Proposed oil pipelines routinely spark protests and intense debate as they wind their way through the government approval process at the local, state, and national levels. However, a pipeline project planned to be completed by the end of 2016 raises new challenges when protesters are supported by members of Congress who misunderstand the necessary approval process.

On September 29, a group of 19 members of Congress sent a letter to President Obama urging him to move to stop the construction of the Dakota Access Pipeline in North Dakota. This pipeline would run from the Bakken oil fields in North Dakota through South Dakota, Iowa, and Illinois, before connecting with a preexisting pipeline which would transfer the crude oil to refineries on the Gulf Coast.

In the letter, the members of Congress echoed the concerns of the Standing Rock Sioux tribe, which alleges that a portion of the pipeline, which runs through land owned by the Army Corps of Engineers near the reservation, threatens historic and sacred sites. The tribe also expressed concern that allowing the pipeline to pass under the Missouri River upstream of the reservation could contaminate drinking water. The members urged the Obama to withdraw permits for the pipeline construction and to force a “comprehensive environmental review with rigorous and meaningful tribal consultation.”

The letter comes at a time of battling directives. On September 9, a statement issued by the Department of Justice, the Department of the Army, and the Department of the Interior acknowledged the tribes’ concerns as “important” and ordered the Army not to authorize construction on the Corps land.

Earlier that day, the U.S. District Court for the District of Columbia denied a motion to halt the pipeline construction. (While the bulk of the construction is on private land, three percent of the project runs across Corps land and is subject to federal permitting.)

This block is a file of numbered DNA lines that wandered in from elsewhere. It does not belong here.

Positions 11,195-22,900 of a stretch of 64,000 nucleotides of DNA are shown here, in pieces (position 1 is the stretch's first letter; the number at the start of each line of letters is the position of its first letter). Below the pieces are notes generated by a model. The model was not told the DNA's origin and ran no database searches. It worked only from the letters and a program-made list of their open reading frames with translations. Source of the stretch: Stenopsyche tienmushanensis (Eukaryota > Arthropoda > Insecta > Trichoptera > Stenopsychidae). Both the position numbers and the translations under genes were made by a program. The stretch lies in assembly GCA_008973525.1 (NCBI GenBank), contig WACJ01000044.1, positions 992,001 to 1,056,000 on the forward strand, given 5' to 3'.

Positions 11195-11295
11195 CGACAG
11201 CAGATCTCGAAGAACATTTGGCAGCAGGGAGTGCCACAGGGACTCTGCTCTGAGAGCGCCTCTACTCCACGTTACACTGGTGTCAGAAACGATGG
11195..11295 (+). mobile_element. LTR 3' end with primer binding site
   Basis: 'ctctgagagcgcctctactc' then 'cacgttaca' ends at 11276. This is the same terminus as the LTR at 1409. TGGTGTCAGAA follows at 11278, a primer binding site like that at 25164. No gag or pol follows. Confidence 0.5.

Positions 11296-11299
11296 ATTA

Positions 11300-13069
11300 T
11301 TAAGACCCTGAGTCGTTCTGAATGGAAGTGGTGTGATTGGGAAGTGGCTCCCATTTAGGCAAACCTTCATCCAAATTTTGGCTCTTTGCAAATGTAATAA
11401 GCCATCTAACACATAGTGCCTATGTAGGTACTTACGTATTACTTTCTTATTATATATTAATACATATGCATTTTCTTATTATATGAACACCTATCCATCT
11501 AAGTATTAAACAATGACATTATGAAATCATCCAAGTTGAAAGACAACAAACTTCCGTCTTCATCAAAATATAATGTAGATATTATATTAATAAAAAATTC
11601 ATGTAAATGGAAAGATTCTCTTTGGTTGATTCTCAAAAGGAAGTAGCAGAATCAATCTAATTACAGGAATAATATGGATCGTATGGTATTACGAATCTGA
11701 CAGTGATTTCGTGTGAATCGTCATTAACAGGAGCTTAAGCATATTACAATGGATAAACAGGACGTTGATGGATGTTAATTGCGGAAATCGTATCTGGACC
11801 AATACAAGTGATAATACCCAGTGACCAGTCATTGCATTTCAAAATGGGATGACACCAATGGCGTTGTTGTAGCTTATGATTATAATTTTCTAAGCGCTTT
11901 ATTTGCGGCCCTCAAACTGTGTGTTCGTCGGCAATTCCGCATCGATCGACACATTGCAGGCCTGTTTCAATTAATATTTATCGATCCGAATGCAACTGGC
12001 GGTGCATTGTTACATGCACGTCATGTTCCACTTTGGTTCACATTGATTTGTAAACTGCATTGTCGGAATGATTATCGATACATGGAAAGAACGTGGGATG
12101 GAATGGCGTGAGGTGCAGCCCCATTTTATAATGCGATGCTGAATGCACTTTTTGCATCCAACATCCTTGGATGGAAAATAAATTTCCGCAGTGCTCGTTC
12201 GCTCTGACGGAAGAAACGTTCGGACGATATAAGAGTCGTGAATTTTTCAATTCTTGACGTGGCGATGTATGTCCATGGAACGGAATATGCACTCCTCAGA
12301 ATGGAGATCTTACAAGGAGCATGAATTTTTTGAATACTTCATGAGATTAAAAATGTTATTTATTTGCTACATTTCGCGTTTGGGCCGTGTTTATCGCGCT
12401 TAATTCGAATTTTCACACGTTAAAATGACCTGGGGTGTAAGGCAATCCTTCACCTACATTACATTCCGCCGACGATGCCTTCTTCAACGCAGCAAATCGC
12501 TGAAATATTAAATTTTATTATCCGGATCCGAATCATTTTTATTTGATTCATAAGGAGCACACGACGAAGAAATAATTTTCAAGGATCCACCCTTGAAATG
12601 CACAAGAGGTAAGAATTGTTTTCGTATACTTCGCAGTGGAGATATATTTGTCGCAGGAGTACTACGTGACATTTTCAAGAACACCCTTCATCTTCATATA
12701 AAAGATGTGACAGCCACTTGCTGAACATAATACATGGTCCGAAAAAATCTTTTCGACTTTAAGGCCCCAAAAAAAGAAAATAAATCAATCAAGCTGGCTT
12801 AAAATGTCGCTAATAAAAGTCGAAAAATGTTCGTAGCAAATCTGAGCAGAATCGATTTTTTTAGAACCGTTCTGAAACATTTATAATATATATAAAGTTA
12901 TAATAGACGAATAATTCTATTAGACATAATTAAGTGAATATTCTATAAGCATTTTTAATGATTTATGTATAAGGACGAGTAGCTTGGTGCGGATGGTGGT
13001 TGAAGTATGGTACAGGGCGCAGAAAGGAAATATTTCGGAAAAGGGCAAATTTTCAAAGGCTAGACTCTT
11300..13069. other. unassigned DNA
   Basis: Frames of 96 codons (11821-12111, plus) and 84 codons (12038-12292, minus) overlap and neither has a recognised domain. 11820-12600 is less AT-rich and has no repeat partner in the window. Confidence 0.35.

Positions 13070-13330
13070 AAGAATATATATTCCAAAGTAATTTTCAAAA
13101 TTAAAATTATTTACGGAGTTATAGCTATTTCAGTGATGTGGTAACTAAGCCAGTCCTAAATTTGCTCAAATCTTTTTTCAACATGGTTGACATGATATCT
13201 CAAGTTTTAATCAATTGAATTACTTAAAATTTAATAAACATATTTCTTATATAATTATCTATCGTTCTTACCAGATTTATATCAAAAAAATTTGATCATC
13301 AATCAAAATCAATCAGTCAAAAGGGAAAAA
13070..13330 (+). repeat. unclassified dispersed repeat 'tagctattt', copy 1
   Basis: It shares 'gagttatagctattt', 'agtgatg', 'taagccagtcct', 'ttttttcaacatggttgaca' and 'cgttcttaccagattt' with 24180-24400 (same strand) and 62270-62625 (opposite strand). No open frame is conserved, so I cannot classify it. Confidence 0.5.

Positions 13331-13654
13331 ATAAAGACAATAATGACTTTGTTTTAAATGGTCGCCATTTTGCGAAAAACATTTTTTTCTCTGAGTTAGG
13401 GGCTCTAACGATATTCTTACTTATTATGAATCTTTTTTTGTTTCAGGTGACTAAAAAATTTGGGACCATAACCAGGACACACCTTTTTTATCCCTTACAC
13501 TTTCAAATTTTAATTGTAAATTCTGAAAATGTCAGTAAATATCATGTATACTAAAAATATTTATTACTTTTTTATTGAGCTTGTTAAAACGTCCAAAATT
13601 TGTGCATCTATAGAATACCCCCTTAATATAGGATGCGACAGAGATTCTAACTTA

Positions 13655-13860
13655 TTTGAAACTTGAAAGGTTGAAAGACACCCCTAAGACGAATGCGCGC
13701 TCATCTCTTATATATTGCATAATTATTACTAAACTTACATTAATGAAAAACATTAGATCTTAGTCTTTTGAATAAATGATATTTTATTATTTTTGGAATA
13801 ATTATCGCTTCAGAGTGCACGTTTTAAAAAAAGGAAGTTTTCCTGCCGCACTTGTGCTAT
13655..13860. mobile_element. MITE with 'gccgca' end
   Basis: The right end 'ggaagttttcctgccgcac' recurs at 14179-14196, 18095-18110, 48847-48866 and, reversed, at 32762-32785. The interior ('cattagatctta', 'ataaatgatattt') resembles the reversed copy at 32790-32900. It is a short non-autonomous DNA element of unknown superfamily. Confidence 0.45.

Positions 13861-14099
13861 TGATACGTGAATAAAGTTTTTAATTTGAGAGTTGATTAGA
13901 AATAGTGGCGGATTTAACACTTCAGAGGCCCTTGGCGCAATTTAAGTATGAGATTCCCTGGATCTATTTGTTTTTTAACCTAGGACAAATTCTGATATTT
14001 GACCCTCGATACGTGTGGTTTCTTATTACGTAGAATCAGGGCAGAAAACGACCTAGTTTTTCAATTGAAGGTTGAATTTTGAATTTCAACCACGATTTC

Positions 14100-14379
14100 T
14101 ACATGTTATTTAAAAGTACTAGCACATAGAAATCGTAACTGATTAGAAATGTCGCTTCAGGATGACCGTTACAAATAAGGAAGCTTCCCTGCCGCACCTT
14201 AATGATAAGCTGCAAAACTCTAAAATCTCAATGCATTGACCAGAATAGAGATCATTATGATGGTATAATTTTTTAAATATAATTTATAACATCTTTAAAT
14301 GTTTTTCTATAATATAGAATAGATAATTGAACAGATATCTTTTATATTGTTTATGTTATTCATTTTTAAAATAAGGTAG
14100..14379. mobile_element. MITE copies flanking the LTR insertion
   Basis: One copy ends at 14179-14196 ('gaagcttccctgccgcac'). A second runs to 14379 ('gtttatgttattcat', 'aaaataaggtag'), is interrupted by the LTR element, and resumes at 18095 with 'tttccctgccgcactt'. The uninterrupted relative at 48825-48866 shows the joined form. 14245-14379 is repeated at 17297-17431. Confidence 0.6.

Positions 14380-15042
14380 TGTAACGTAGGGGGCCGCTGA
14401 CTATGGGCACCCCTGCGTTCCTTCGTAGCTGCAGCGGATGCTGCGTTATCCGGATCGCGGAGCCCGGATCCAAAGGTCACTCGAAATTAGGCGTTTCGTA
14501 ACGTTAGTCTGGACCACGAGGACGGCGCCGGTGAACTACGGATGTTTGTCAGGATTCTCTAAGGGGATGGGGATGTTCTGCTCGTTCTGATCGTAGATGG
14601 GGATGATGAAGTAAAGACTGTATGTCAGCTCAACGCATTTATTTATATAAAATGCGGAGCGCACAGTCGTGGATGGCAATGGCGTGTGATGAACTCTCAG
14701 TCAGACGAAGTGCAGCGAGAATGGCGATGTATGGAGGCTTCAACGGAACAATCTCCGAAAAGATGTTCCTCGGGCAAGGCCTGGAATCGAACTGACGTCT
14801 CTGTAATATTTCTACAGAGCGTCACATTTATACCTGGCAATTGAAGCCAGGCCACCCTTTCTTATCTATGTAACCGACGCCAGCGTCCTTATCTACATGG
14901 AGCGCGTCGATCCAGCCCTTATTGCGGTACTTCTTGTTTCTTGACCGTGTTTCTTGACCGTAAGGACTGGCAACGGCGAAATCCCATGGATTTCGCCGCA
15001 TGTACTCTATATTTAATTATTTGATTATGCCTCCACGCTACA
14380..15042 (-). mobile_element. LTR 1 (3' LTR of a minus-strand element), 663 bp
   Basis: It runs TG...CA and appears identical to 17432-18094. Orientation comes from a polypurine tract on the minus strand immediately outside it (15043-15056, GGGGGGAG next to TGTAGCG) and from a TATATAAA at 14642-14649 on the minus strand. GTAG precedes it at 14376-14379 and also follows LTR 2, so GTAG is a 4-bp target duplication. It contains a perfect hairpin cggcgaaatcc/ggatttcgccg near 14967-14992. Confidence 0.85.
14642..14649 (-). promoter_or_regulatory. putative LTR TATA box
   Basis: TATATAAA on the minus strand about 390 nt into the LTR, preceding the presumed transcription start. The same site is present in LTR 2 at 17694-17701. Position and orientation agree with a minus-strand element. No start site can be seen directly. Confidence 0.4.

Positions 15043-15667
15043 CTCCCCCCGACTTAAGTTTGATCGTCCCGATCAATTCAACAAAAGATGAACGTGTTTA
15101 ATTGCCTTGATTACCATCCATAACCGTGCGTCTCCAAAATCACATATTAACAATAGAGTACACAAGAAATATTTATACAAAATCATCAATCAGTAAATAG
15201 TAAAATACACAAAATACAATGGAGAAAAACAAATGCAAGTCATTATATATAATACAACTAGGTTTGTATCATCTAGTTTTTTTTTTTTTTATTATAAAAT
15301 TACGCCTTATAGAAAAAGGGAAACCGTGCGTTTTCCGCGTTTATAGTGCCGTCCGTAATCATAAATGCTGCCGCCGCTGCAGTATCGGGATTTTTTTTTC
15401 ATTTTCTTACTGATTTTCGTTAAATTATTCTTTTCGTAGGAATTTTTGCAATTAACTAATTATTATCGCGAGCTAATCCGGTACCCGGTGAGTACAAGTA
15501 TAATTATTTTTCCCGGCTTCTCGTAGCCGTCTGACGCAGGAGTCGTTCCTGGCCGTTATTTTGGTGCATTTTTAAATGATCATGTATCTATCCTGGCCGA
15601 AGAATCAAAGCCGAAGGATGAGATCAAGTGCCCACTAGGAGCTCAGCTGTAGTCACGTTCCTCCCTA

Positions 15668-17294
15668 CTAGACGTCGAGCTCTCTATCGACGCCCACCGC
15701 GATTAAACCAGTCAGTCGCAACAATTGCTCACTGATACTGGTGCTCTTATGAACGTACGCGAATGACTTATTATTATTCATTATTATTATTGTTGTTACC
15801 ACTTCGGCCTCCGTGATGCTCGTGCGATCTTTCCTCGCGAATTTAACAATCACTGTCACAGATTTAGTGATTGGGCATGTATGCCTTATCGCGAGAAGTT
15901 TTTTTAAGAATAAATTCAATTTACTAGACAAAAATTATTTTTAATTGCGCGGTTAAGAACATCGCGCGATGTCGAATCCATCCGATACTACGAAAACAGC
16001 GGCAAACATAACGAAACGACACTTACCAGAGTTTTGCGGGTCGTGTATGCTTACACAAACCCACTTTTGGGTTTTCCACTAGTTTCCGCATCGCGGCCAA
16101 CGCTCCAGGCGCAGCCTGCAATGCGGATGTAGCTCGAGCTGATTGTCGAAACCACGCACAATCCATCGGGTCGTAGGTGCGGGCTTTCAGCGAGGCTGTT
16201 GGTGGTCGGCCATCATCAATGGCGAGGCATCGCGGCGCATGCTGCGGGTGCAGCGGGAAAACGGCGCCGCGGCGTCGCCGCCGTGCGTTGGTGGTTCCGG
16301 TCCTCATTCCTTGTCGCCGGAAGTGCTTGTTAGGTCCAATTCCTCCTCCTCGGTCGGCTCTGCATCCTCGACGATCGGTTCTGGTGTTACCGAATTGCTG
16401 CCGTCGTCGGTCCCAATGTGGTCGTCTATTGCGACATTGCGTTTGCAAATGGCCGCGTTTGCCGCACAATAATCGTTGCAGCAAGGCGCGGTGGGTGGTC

The letter mischaracterizes the efforts made by the Corps and Dakota Access to involve the tribe in the pipeline planning process. Documents from the district court case show that the Corps repeatedly made efforts to involve the Standing Rock Sioux and other area tribes in the pipeline planning process, but found their efforts stymied by a lack of cooperation.

The court’s opinion undercuts the letter’s claims that the tribe was ignored by the Army Corps of Engineers during the development of the pipeline route and the permitting process. Instead, at each stage of the process, the Corps and Dakota Access sought to minimize the impact of the new construction.

In North Dakota alone, the pipeline route was modified to avoid 140 of 149 sites with “the potential presence of historic properties,” as identified by a team of professionally licensed archaeologists who surveyed the proposed route. Additionally, the route follows preexisting utility lines, where the ground had been disturbed in the past and new construction was unlikely to damage any undiscovered sites.

Undercutting the letter’s claims that tribal concerns were ignored, documentation in the court decision shows that the Corps and Dakota Access repeatedly sought to involve the Standing Rock tribe in the planning of the pipeline.

Throughout 2015, the Corps exchanged letters with tribal representatives, looking to arrange an onsite visit to Lake Oahe and to directly address questions and concerns. Throughout August and September, their efforts were stalled by the unwillingness to tribal leaders to meet with them. An October 28 meeting between the Corps and the tribe’s vice chair was cancelled because no one from the tribe was available to attend. When the Standing Rock tribe was invited to a general tribal meeting on December 8-9, 2015, it was not one of the five tribes present.

Only in 2016 did the tribe begin to meet directly with the Corps. By then, the pipeline route had been shifted in several locations where tribal burial sites were discovered. Finally, after more than a year of efforts by the Corps to discuss the project, the Standing Rock tribe decided to sue.

The congressional letter, coming after both a loss in court and a formal directive halting work on the nearly completed project, seems to be the latest attempt to halt a nearly completed project.